“The turning point came when my husband and I participated in the FAO training together. That’s where my motivation to become a beekeeper came from,” says Fatoumata Kandé, a farmer and mother from the village of Sare Bidji in the Kolda region of southern Senegal.
“Beekeeping in Senegal has traditionally been considered a man’s job. The training helped me understand that I too can contribute and make a difference.”
As a member of the local cooperative, Coopérative Agroalimentaire de la Casamance – Miel (CAC/Miel), Fatoumata’s husband, 52-year-old Mamadiang Mballo, has practised beekeeping for over 15 years. Beekeeping fascinated Mamadiang from a young age, but he started this livelihood with one clear objective in mind: to ensure his children got an education.
Over the years, Mamadiang set off alone in the mornings to collect honey and return to sell it at the local market. But this changed after the couple attended a farmer field school together, organised as part of the FAO Strengthening Agricultural Adaptation (SAGA) project funded by the Government of Québec.
The farmer field school training is part of the CasaMiel initiative, which is led by implementing partner Société de coopération pour le développement international (SOCODEVI) in partnership with the CAC/Miel cooperative and local communities. The initiative is meant to increase the production of honey in Senegal while strengthening beekeepers’ resilience in the face of climate change and reducing gender inequality in the sector. Through the gender-sensitive, farmer field schools part of the initiative, Fatoumata got inspired to engage in beekeeping and received the tools to do so.
Vital allies in a changing world
Bees play a pivotal role in agriculture and are vital for the preservation of ecological balance and biodiversity in nature. Raising honeybees ensures better pollination of flowering plants which means more food for ourselves and wildlife.
However, in recent years, bees and the beekeeping sector have been hit hard by the impacts of climate change, which are seriously threatening these hardworking creatures who play a big part in the world’s crop production. Globally, three out of four crops producing fruits or seeds for human use as food depend, at least in part, on pollinators.
Mamadiang describes how climate change does not spare bees or the couple’s beekeeping activities: “At one point, all the bees left the hive because it got too hot, and they had no food or water nearby.”
This was one of the challenges FAO and its partners addressed through the CasaMiel initiative. “Through the training, we received modern equipment including hives that do not retain heat and information on how to choose the type of hives and where to place them,” says Mamadiang.
Between 2019 and 2020, FAO collaborated with six groups of the CAC/Miel cooperative which each manage a processing unit and a honey packaging plant in the area. Through the Casa Miel initiative, 49 couples received technical support and attended training workshops in the local language, Peulh.
“We also got access to lighter portable hives that are easier to carry and move. All of this allowed us to adapt and even increase our beekeeping production,” he adds.
With these training sessions, the CAC/Miel cooperative’s sale of honey increased from 2 816 litres in 2019 to 8 840 litres in 2021.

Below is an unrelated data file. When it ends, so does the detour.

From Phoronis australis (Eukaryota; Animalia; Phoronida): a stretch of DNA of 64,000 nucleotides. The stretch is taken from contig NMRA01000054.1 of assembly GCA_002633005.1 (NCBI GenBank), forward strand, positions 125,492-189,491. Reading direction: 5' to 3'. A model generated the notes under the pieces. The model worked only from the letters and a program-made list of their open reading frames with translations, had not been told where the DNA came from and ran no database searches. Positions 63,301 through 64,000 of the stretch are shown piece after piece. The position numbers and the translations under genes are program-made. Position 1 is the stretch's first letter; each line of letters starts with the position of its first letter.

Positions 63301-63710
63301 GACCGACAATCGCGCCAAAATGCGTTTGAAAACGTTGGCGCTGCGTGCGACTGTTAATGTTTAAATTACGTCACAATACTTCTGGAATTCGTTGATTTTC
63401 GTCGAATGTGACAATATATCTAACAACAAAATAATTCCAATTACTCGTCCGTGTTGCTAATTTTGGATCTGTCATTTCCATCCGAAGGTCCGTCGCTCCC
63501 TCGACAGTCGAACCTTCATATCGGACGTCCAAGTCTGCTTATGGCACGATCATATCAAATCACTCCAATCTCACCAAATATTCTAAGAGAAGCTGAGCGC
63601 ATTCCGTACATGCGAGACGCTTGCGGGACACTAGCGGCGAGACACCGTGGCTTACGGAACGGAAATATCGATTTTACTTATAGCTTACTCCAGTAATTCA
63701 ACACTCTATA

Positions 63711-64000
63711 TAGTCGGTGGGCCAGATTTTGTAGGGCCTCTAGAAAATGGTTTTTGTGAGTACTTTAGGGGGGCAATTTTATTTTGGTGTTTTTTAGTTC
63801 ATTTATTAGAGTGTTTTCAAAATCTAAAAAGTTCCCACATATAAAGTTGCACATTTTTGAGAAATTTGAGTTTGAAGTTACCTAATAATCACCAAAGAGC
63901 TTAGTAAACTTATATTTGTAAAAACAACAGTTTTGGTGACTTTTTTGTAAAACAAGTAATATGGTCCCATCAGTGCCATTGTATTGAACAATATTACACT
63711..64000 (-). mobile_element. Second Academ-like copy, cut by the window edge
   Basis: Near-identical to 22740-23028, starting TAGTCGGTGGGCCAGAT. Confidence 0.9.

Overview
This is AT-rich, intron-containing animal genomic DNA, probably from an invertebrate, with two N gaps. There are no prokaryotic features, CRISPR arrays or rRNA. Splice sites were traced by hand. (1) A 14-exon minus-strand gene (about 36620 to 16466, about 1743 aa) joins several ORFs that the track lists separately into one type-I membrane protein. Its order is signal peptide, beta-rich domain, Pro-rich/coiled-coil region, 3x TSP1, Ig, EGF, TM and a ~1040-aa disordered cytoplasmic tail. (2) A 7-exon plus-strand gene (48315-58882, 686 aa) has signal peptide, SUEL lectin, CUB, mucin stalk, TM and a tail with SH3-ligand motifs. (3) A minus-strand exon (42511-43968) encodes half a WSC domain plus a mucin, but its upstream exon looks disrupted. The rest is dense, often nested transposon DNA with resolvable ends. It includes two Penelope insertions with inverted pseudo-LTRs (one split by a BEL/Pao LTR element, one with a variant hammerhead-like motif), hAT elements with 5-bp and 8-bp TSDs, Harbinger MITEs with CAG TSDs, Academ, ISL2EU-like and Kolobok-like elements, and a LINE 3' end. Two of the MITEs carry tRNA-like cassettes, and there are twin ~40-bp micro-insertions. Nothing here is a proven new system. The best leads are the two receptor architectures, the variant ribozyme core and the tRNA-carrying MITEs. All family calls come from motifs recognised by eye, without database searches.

A farmer field school with a twist
The training also spread the understanding of the fundamental role that women play in agriculture and adaptation to climate change.
The gender equality components of the farmer field schools promoted discussion between the couples on themes such as self-esteem, leadership and communication. They were able to draw parallels between the inequalities discussed and their personal situations and thus initiate concrete changes within the household.
“This training has shown us how we can support each other as a couple. Before, I had to do everything in the household. Now, I share these tasks with my husband and we work as a team,” says Fatoumata.
“It’s like we are operating on a different level now,” explains Mamadiang. “All decisions are made as a family.”
Fatoumata has started sharing the knowledge she gained through the training with other women in the community and beyond. She is already seeing results, “It’s encouraging to see more and more women involved in beekeeping. My group at the cooperative is composed mainly of women and the president is a woman too.”
Gender equality for climate adaptation
Mamadiang and Fatoumata demonstrate that by challenging the views about gender and transforming power relations, they are now better equipped to fight climate change as a team.
When women have the same access as men to productive resources and services, they can significantly increase the yields on their farms and adapt to a changing climate. Tapping into the knowledge and capacity of women, and having women at the table, represent significant opportunities to develop new, effective climate change solutions for the benefit of all.
Fatoumata feels proud of their newfound balance. “I feel valued in my relationship and that makes me happy,” she says.
As a couple, they complement one another: “I bring the ability to adapt,” Mamadiang says. “I bring the quality of resilience,” Fatoumata adds. Adaptation and resilience, what better combination to tackle the challenges of today for a better tomorrow?
Article originally published by the UN’s FAO.
ALSO READ: Life is sweet as bees and livelihoods buzz in Gambia